However, even with awareness of these options, adoption is undeniably low. Half the customers of Bank of America and Wells Fargo know that these banks offer a range of online PFM tools, but that hasn’t translated into usage—adoption hovers at only 12 percent and 6 percent respectively. With greater education regarding functionality and usage, there’s tremendous potential here for growth.

Going one level deeper into online bill pay, there’s definitely good news: nearly 66 percent of the customers surveyed use this capability, and the number is still growing. However, there was 19 percent year-over-year growth in 2010, but an anemic 2 percent rise last year. Consumer habits are also far from settled, with most using a variety of institutions—banks, third-party providers, credit card issuers. Given the value of these services in better engaging customers, there’s definitely scope for major enhancements.

In addition to sufficient awareness and adoption, security remains a core concern—in fact, it’s the single most important reason why more consumers don’t pay their bills online. More worryingly, these concerns are growing—the comScore report shows that consumer fears actually jumped by 14 percent over 2010.

Given the considerable resource most institutions have dedicated to building their defenses, the natural reaction is to dismiss these concerns as unfounded. However, it’s important to remember that even for the tech-savvy generation, security is a visceral issue. Consumers don’t generally turn to analyst reports to see which institutions have implemented the best firewalls or the most effective data encryption technologies—they respond to word-of-mouth, advertising, and media coverage of high-profile data breaches.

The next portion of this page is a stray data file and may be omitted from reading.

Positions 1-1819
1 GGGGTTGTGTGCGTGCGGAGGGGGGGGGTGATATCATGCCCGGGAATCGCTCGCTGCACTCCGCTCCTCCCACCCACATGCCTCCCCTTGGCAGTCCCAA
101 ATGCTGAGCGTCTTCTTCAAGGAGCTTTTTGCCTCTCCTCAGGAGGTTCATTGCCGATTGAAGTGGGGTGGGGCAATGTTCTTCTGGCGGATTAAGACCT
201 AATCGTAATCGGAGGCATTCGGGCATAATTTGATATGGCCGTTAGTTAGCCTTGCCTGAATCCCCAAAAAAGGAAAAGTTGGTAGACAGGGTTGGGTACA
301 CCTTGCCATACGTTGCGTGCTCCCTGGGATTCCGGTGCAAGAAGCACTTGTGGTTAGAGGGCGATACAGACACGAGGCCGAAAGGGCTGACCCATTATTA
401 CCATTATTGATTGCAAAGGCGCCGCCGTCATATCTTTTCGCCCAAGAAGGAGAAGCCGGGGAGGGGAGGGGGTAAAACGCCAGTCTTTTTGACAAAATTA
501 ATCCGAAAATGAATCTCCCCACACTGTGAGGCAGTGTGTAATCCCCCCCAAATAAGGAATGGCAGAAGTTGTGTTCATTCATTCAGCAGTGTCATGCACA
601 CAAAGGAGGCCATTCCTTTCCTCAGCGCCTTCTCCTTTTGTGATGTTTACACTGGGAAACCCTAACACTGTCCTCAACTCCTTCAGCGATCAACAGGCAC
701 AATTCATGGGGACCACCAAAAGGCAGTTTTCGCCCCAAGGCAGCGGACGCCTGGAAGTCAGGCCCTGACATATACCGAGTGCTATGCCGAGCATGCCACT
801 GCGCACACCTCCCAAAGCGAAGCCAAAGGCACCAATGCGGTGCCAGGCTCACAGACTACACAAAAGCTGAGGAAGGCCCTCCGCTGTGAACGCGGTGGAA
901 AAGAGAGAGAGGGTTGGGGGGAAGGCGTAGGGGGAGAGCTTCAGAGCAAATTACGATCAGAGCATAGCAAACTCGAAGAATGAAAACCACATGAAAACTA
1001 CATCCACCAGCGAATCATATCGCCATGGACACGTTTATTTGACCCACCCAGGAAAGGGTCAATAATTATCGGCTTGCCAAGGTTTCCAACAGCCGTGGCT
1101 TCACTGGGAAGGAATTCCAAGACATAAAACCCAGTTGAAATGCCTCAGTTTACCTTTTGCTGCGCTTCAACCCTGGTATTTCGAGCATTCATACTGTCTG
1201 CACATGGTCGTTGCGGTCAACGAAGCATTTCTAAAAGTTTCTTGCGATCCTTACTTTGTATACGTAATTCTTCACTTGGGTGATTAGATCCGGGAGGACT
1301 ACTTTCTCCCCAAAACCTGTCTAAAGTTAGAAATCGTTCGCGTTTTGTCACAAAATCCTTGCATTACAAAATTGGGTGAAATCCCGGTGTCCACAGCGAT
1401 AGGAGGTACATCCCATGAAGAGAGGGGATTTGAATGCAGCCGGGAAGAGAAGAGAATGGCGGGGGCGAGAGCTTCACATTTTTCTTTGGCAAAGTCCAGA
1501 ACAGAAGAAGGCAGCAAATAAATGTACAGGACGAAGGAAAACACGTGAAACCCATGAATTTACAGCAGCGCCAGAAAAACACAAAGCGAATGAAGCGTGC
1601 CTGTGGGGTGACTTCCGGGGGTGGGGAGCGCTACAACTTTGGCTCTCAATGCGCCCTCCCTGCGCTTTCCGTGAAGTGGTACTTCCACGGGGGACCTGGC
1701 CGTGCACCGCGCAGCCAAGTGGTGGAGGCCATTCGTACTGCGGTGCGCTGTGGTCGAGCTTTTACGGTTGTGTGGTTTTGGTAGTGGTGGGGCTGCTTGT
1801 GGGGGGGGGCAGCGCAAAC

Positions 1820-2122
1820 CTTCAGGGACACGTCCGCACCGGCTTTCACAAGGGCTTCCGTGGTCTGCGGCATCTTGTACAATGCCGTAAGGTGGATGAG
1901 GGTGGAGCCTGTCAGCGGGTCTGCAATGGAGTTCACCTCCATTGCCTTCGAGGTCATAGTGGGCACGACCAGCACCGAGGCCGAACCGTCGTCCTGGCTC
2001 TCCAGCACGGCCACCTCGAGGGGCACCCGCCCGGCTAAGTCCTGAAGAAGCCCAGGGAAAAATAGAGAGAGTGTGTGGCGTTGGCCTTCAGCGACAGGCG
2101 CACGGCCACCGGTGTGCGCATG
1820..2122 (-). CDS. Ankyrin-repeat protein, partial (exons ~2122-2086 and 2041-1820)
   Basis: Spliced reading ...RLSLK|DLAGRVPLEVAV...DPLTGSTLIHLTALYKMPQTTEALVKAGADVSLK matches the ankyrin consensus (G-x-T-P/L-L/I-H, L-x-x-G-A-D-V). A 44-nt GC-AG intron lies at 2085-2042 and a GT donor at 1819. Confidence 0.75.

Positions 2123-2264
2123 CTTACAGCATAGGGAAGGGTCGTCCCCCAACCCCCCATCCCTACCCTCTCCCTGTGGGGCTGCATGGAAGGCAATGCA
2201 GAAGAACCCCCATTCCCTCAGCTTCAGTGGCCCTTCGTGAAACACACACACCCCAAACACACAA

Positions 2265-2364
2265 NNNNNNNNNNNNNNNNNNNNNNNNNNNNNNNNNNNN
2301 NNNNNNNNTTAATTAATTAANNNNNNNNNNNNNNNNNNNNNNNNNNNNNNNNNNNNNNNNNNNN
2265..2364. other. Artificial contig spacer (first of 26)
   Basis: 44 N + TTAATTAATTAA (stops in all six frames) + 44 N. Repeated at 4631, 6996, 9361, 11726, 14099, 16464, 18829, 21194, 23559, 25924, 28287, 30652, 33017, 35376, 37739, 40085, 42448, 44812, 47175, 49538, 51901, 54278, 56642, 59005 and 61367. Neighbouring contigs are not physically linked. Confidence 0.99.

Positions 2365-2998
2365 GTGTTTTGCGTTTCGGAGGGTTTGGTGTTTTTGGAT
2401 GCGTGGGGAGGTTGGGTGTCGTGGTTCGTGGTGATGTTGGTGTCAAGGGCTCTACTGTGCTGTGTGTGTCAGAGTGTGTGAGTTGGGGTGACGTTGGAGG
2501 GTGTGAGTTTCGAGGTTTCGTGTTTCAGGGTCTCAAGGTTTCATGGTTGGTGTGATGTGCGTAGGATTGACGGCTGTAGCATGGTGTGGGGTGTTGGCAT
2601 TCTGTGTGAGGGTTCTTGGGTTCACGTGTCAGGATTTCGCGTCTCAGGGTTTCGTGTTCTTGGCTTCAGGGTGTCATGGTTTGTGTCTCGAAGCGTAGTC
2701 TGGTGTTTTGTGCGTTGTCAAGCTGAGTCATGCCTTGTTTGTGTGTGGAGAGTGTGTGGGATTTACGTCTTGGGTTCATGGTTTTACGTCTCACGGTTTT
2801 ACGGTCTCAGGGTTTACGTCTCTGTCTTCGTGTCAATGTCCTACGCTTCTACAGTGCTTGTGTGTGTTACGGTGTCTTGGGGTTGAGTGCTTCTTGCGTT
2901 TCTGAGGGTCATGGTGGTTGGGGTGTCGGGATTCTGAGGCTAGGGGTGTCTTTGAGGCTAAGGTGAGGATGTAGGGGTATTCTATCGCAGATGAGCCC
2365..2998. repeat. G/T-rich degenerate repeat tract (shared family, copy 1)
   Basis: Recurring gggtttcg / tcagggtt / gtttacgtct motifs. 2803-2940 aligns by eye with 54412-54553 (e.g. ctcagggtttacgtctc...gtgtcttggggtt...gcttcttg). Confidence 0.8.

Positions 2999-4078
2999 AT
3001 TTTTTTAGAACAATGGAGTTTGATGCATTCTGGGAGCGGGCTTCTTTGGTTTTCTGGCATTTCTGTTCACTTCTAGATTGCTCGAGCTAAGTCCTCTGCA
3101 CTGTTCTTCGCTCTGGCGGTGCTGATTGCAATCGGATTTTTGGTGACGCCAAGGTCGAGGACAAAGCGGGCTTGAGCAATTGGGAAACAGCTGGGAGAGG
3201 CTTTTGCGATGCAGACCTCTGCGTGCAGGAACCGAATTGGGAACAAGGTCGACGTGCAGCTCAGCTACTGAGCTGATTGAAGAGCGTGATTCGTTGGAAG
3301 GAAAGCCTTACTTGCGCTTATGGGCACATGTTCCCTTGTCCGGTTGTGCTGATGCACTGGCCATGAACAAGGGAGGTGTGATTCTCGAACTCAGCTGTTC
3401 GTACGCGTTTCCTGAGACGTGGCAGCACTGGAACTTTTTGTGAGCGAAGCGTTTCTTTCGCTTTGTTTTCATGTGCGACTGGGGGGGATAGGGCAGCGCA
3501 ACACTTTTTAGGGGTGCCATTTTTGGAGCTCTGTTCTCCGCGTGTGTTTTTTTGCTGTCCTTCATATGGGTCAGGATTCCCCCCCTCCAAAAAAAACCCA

The comScore report also indicates that good education can be effective—nearly a quarter of the survey respondents reacted positively to good, accessible information provided by their FI about security measures.

There’s no question that each institution can gain a significant competitive advantage by effectively using an array of personal financial management tools to engage and build a lasting relationship with every customer. Those customers can in turn benefit from the speed, convenience and safety afforded by the tools available.

However, there’s clearly a gap between what’s doable and what’s being done. The only way we can bridge it is by getting the message out more effectively.


In Praise of the Mortgage Settlement

The best thing about the $26 billion mortgage settlement announced Thursday may be that it represents a case study in extremes. Basically, just about everyone supports it, but nobody really likes it—and again, that’s the best thing about it.

Consider the support: Along with the federal government, no less than 49 state attorneys general (Oklahoma’s AG is the only holdout) have signed on to the agreement. The Mortgage Bankers Association, which represents lenders, and the Center for Responsible Lending, which serves as an advocate for borrowers, are both on board. The five institutions involved—Bank of America, Citigroup, JPMorgan Chase, Wells Fargo and Ally Financial—are also, by no coincidence, the biggest in the business, which means the deal will have significant ramifications throughout the industry, and particularly in pending negotiations with other banks. The $26 billion figure is surely some kind of record, and the sheer demographics are unquestionably broad—AGs from states like Iowa helped lead the negotiations, while the banking commissioner of North Carolina will manage enforcement, even as states like California put their own people forward to help drive the provisions outlined in the deal.